5 Bizarre U.S. Tax Laws
In your years as an accountant, you’ve likely come across tax laws that have left you furrowing your brow and shaking your head. It’s easy to get frustrated by our nation’s complex tax code, but where’s the fun in that? This month, we’re taking the edge off with a look at five of the most bizarre tax laws still in existence in the United States.
Michael Jordan’s Revenge Tax
More than a dozen states have enacted a jock tax, which collects taxes from professional athletes who earn income in that state as part of their competitive schedule. Though the jock tax has been around since the 1960s, it wasn’t until 1991 that it was actively enforced. That year, the Chicago Bulls famously dethroned the Los Angeles Lakers, and the State of California informed Michael Jordan he would owe state taxes for the days he spent in L.A. Illinois responded by levying a jock tax on athletes from any state that imposed a tax on their athletes. The policy became known as “Michael Jordan’s Revenge.”
The Bachelor Tax
Single? You may not want to move to Missouri. Unmarried men between the ages of 21-50 are required to pay an annual $1 tax to the state. The law dates back to 1820, when the value of that dollar was equal to about $20 today. Similar taxes have existed throughout history in other countries, usually to encourage marriage.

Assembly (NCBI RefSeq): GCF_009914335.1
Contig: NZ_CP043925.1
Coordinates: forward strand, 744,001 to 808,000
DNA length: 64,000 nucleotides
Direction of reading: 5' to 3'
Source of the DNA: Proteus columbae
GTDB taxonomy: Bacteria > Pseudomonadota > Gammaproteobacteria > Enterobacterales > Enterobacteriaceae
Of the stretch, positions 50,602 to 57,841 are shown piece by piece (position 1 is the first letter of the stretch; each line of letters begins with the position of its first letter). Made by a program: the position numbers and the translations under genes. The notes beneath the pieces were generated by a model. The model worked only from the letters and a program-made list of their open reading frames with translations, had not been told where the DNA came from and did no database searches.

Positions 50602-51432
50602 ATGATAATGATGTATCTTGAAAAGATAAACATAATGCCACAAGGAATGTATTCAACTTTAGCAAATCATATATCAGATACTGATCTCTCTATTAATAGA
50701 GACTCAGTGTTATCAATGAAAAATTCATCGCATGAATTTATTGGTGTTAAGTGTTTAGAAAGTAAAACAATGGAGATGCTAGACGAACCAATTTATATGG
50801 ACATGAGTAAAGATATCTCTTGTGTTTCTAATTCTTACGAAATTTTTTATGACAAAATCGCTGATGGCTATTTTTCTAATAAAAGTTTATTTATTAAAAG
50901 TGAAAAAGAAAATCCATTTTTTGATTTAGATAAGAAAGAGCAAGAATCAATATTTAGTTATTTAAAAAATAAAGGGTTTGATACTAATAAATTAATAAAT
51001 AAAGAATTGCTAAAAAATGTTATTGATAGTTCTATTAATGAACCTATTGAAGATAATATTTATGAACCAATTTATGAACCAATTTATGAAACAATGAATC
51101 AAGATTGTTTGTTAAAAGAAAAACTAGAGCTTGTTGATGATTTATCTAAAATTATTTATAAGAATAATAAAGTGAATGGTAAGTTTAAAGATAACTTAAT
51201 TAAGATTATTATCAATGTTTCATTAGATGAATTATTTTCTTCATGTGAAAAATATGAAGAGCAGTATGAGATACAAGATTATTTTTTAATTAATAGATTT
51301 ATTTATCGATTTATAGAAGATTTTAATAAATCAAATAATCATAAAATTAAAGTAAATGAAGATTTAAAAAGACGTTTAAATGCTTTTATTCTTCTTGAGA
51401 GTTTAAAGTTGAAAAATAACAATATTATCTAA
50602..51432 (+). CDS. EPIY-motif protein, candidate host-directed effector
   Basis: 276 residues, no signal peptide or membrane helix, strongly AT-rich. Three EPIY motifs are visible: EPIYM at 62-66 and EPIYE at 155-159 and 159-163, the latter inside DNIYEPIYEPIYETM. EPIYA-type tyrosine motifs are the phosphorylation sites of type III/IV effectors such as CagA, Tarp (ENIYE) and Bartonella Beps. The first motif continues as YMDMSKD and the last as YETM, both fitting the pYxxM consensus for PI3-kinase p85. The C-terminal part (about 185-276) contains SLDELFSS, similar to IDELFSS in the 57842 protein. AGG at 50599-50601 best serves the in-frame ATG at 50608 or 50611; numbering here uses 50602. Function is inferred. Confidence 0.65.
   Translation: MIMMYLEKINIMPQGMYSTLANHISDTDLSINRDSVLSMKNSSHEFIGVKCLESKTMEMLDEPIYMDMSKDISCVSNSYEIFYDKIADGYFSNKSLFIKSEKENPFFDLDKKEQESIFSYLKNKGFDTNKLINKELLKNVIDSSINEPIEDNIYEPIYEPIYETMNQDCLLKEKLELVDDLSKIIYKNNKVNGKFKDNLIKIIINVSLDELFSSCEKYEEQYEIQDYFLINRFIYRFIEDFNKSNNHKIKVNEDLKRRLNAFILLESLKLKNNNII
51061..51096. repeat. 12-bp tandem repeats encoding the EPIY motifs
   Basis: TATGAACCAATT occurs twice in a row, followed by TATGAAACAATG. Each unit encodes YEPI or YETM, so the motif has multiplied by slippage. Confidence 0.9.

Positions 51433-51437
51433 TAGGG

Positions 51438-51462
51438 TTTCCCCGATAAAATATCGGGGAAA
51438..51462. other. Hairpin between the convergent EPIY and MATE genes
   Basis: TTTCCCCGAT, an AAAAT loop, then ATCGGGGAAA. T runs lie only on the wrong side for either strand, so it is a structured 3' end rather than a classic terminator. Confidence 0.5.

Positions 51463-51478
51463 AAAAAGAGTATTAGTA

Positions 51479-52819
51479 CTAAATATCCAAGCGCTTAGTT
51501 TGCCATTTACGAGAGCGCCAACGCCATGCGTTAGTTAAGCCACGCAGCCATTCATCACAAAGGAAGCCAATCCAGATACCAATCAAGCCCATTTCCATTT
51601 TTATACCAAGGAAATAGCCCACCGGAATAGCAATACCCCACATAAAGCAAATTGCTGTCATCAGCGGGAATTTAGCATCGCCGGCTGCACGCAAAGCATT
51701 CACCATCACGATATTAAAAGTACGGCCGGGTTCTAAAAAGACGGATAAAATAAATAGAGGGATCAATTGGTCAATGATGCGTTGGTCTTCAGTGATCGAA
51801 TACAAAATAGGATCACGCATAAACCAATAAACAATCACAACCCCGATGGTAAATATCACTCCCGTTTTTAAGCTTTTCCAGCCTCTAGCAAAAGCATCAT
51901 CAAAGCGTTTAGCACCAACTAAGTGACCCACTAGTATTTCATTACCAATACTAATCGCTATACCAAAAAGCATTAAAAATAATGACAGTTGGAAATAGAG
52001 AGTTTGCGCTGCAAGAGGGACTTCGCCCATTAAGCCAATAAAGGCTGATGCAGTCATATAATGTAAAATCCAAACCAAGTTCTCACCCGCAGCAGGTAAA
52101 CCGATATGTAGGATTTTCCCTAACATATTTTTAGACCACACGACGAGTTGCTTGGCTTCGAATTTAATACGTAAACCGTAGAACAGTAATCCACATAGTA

The Candy Tax
In Illinois, candy is taxed at the regular sales tax rate of 6.25%, while other food items are taxed at only 1%. Taxing candy isn’t out of the ordinary, but what is strange is how Illinois defines candy. Beer Nuts? Candy. Nestle Crunch bars? Not candy. Apparently, it all comes down to flour. A Crunch bar isn’t candy because it contains flour, but a bag of Bloomington-made Beer Nuts is candy because the nuts are coated with a sweetener. Confusing, right?
The Rent-a-Cow Tax Break
Florida’s greenbelt law was enacted to encourage the preservation of farmland by taxing it at a special, low rate. But some of the law’s largest beneficiaries are big-time developers who rent their land to cattle ranchers while preparing to build, often saving them hundreds of thousands of dollars in property taxes. Even Walt Disney World took advantage of this loophole and saved $1.5 million as a result.
The Bagel Tax
New York is often described as the holy grail of bagel perfection… with one exception: the price. Whole, unsliced bagels are exempt from New York state sales tax. But if you want it sliced, toasted, or slathered with schmear, you’ll get smacked with an 8.875% sales tax. Why? Because legally speaking, altering a bagel in any way reclassifies it from a bakery item to a restaurant item, which is subject to sales tax. The state began enforcing this legal distinction in 2010 in an effort to relieve the state’s nearly $9.2 billion deficit.
A Taxing Job
A career in accounting can take a mental toll, especially during tax season (thank goodness it’s finally over!). Sometimes, you just have to lighten up and laugh at the industry’s bizarre complexities. After all, laughter is the best medicine!
What are the weirdest tax laws you’ve come across? Let us know in the comments!